How Far To a Central Common Securities Wing in the East African Community?
It has been a long time since 1977, the date the EAC bloc collapsed courtesy of some little discourtesies of leadership across the borders. Flashback more than four decades later and one realizes the progress, albeit gradual and sometimes not fulfilling, of the fully-fledged regional community. From shared ideals of the ‘60’s to a common market of the 2010’s, now the East African Community awaits the final straw of its success story, a common securities market with a single currency.
The East African Business Council
One of the momentous areas of inclusiveness that the EAC leadership can claim is establishing the East African Business Council (EABC). This, via its Strategic Plan, will oversee the fast-tracking of the common agreements that will pave the way for a fast harmonization framework. If the EAC will become the next European Union, at least as a growing formality, then EABC must address the following areas:
- Common Securities. Currently, the initial phase of harmonizing the major capital markets of the inclusive states has but a year to complete. It began in 2011 and culminates 2014, ready for the take off of the ultimate phase that lasts up to 2019. The hindrance, however, is the eclectic mixture of tiny and large markets across the borders.
Kenya has shown acumen in claiming the largest piece of the cake at the expense of neighbors. 14 local entities have border-listed in Security Exchanges, including seven in Kampala, five in Dar es Salaam and two in Kigali. In comparison, only an electric-generation company from Kampala has found a listing in Nairobi. This is the inequality that the EABC ought to rein in before a single securities’ market comes into existence.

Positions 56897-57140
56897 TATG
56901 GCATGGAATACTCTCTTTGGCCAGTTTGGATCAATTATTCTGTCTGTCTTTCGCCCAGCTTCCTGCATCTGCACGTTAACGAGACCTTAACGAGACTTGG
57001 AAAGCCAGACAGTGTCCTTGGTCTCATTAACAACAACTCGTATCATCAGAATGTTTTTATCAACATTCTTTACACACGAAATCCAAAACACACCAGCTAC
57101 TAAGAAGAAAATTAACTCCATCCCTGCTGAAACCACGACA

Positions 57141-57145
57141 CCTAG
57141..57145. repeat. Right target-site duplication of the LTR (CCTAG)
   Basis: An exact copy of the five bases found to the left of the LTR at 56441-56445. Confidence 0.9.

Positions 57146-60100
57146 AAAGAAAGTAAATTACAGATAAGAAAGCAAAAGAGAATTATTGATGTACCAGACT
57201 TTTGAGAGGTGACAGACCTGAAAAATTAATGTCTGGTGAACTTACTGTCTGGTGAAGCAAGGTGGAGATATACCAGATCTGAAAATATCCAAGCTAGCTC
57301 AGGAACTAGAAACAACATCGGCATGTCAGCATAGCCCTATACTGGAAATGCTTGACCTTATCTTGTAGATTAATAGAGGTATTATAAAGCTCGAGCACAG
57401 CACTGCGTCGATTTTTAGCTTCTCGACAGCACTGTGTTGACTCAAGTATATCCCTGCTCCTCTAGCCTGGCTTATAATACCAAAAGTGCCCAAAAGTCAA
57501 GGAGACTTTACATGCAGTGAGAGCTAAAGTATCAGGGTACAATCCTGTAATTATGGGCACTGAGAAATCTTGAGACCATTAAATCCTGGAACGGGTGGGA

Local companies that are building equity in regional securities include EABL, KQ, KCB, Equity Bank and Nation Media, alongside Centum Investments Co. Ltd.
- Extracting non-tariff barriers. Some of the freedoms that have always failed in their maturation stages, due to conflict of financial interests, in sovereign nations, are taxes. The region has no harmony in the levy-enforcement design. It is the purpose of EABC to remove many of these unnecessary barriers and make the region one that enjoys a single levy. Happy news is that at the onset of the Common Market in July 2010, five nations, devoid of Kenya, eradicated duty-enforcement across the borders.
Rwanda also helped lobby the removal of tariffs that hindered the mobility of transit content from ports to landlocked nations. This saw the region increase a one-time border fee but remove barriers that protracted the entry of goods from one country to another via long-distance vehicles.
A Snapshot of the Recent Past
In theory, a shared currency was to have made headway by 2012. This became a pipe dream, at least for now, until the ratification of the common securities agenda, which vaunts two phases, beginning 2011 to 2019, came in place. Had a shared denomination hit the region in 2012, this could have meant eradicating the various barriers including the free-duty premise that only Kenya, the region’s economic powerhouse, had declined to sign.